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David Brooks on the Latest Evolutionary Studies

They show we’re more social than competitive beings. That makes sense, of course, if we are, by nature, more about the species than ourselves. They also show that moral judgments originate in the emotions, although that’s not the big breakthrough or challenge to traditional conceptions that David thinks. They still have trouble, Brooks adds, in explaining the moral challenge we’ve all been given to live responsibly in light of what we can’t help but know about what we’ve been given. They don’t explain what we do or say in response to personal love and personal death. They also can’t explain, I would add, even the technological dimension of human freedom. (Thanks to Ivan the K.)

Discussions - 6 Comments

I'm no philosopher, but there seems alot there that was anticipated by Aristotle (that we are social beings, that the understandng of a moral principle is not always to live by it).

Does the primacy of emotional reasoning end with moral reasoning? Might emotional reasoning be guiding the conclusions of our evolutionary psychologists?

A friend of mine maintains (and I think accurately) that Brooks' column confirms his Nietzscheanism. This business about how some conclusions are "nice," for example.

Moreover, consider these statements:

"Moral judgments are like that. They are rapid intuitive decisions and involve the emotion-processing parts of the brain. Most of us make snap moral judgments about what feels fair or not, or what feels good or not. We start doing this when we are babies, before we have language. And even as adults, we often canft explain to ourselves why something feels wrong.

"In other words, reasoning comes later and is often guided by the emotions that preceded it. Or as Jonathan Haidt of the University of Virginia memorably wrote, 'The emotions are, in fact, in charge of the temple of morality, and ... moral reasoning is really just a servant masquerading as a high priest.'"

Hume: "Reason is the scout of the passions." Paraphrased by Martin Diamond: "Reason is the pimp of the passions."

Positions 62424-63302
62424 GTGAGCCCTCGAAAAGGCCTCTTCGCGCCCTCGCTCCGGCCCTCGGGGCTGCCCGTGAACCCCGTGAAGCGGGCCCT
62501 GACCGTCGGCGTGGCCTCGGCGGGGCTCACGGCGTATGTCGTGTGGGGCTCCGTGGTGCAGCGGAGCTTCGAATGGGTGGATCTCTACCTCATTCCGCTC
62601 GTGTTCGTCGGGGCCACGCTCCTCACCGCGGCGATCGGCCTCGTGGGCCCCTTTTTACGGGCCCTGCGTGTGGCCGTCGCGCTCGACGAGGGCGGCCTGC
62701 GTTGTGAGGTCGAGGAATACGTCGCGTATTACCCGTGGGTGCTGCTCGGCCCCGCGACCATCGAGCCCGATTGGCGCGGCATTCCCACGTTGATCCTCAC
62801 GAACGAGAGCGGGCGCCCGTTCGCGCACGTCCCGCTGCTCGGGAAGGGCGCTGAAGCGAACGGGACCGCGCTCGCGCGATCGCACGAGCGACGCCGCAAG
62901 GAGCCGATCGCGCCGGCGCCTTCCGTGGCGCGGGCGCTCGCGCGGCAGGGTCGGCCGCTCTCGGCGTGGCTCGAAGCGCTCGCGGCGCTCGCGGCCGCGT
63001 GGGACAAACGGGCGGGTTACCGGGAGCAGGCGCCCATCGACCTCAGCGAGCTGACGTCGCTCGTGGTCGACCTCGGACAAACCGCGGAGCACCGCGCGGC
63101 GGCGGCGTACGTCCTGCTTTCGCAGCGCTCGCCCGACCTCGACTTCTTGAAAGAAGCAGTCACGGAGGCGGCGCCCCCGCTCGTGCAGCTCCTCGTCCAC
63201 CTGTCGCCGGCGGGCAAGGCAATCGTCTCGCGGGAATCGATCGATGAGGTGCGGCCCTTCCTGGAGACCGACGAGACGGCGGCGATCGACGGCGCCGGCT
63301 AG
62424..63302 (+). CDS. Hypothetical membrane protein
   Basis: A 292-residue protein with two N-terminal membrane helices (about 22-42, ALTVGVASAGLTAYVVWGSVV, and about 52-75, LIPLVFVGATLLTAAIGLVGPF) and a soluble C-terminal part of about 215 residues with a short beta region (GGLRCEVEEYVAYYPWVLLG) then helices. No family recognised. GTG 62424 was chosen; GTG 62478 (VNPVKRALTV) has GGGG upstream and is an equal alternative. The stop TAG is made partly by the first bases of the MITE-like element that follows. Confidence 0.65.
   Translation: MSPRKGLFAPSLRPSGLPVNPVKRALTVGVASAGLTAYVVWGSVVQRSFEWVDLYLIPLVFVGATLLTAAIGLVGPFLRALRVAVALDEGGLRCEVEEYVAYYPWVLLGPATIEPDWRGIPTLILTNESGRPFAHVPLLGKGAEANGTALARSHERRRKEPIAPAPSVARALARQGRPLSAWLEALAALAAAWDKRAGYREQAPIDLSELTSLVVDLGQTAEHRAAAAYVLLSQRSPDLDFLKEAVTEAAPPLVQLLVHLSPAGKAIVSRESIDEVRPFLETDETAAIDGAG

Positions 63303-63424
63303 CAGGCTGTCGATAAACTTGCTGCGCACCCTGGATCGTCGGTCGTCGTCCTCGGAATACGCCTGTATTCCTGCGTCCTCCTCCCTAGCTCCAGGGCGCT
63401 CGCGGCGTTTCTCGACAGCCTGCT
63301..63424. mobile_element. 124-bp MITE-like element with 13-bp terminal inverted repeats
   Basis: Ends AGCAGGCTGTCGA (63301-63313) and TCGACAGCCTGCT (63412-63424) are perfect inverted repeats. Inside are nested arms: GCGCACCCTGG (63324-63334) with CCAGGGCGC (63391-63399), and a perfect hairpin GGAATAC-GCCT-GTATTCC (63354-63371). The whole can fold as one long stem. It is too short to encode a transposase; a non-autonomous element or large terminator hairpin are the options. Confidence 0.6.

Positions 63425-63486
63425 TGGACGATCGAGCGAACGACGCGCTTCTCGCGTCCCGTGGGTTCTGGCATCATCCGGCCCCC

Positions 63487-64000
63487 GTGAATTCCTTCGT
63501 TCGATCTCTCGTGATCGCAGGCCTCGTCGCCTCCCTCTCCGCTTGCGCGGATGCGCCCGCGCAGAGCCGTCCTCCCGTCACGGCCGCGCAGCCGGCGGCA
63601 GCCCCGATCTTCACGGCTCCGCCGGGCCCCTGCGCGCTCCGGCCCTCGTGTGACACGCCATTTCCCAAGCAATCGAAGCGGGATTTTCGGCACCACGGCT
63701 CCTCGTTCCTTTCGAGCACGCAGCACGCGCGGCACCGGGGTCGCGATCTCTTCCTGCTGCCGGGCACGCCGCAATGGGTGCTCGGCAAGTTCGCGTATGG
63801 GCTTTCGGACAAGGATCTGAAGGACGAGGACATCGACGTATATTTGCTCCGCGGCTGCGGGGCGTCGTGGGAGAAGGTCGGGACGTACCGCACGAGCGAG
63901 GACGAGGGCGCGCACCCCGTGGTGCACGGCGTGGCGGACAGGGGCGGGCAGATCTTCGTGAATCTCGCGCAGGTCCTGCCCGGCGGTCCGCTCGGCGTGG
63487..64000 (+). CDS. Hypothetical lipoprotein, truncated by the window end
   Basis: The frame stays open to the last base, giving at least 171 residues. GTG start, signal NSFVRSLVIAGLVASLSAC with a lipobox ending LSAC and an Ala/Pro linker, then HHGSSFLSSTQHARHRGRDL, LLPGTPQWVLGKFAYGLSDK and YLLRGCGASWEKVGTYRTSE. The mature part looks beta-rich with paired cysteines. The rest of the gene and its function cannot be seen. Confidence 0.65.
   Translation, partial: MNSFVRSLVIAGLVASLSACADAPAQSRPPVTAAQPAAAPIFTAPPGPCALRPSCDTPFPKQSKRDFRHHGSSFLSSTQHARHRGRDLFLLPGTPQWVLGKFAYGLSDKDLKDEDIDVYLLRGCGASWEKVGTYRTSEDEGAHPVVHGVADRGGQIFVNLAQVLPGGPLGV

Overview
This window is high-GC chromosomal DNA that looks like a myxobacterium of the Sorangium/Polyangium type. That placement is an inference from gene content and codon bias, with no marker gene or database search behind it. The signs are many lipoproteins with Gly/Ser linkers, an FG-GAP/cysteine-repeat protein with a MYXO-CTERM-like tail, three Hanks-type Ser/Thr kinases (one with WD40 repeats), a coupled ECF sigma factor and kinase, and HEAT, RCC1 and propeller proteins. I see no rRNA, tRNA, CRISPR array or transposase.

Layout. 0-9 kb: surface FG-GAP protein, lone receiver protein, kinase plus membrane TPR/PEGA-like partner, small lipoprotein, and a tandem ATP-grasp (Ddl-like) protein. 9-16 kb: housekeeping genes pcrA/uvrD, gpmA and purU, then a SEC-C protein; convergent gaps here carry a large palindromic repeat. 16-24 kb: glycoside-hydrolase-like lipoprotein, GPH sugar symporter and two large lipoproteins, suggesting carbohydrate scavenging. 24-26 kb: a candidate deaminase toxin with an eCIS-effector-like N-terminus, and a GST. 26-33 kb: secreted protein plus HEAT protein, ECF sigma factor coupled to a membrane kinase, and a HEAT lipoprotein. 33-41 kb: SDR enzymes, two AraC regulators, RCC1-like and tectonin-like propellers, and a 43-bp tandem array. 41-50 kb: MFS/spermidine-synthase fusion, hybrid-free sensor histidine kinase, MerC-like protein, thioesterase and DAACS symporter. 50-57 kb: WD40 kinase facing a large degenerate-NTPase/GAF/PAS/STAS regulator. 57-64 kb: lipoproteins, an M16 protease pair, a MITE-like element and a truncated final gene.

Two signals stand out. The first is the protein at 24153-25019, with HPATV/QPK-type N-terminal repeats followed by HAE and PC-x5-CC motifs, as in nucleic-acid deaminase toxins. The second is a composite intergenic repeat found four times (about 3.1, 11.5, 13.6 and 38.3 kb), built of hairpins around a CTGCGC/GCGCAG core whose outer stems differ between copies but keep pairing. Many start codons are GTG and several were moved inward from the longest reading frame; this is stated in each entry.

There certainly is a Nietzschean element to the new marriage of science and postmodern narrative--the concrete self, experienced through the "user illusion", is nother other than an epiphenomenal reflection of brain activity that is largely unconscious and involuntary. The split between the how and the why, something Nietsche diagnosed well, means that the how of science looks to poetry today to provide the why. Part of the problem is the turn to emotion, something Brooks exaggerates as epochal, is peculiarly impersonal---its a turn away from any deep sense of personal agency in favor of a reductionist account that exhausts personhood in reflexive neurophysiologic activity. So morality is largely emotion but there's no personal, self-aware being that experiences the emotion.

His last paragraph is his best because he seems to see that while emotion is a central consideration in morality, that we are always beings with logos and eros, he also sees that the scientific or evolutionary account of emotion has some very real limitations. The question is not simply emotion per se but the kind of longing that challenges our natural inclinations, that sometimes contradicts and overcomes them, and that seem to be premised on a sense of our own individual importance not supported by nature alone

Ivan is right that the error of the neo-Darwinians, neuroscientists etc. is to assume that emotion is necessarily impersonal, as if it imprisoned us in a process that's beyond personal influence.

"It" "is" "annoying" that the neural net known as "David Brooks" directs the sentences "of" said "David Brooks" (Okay, "I" can't stand using these quotes anymore!) to assert that the turn to emotion in ethics is an epohcal change, as if emotivism, Hume, and Nietzsche never existed. The column format does NOT excuse this. if you're going to do reporting on intellectual trends, please get beyond the tired convention of only focusing on the latest theory being successfully promoted by some self-interested academic movers-and-shakers as the latest theory. Context. Liberal Education. Do respect those things, and show your readers that they need to as well. The real turn here seems to be among the evolutionary pyschology crowd, some of whom are finally getting past the crude War of the Genes (all v. all) narrative and having to admit the social nature of the human organisim. So really, it is turn from a very blinkered view to one less so. At best, some of these guys might even read Arnhart or Masters and edge into genuine political philosophy, and er, you know, start talk talk talking with the likes of Socrates.

"My" emotion is pleasantly tickled by the emotion expressed in comment 5.

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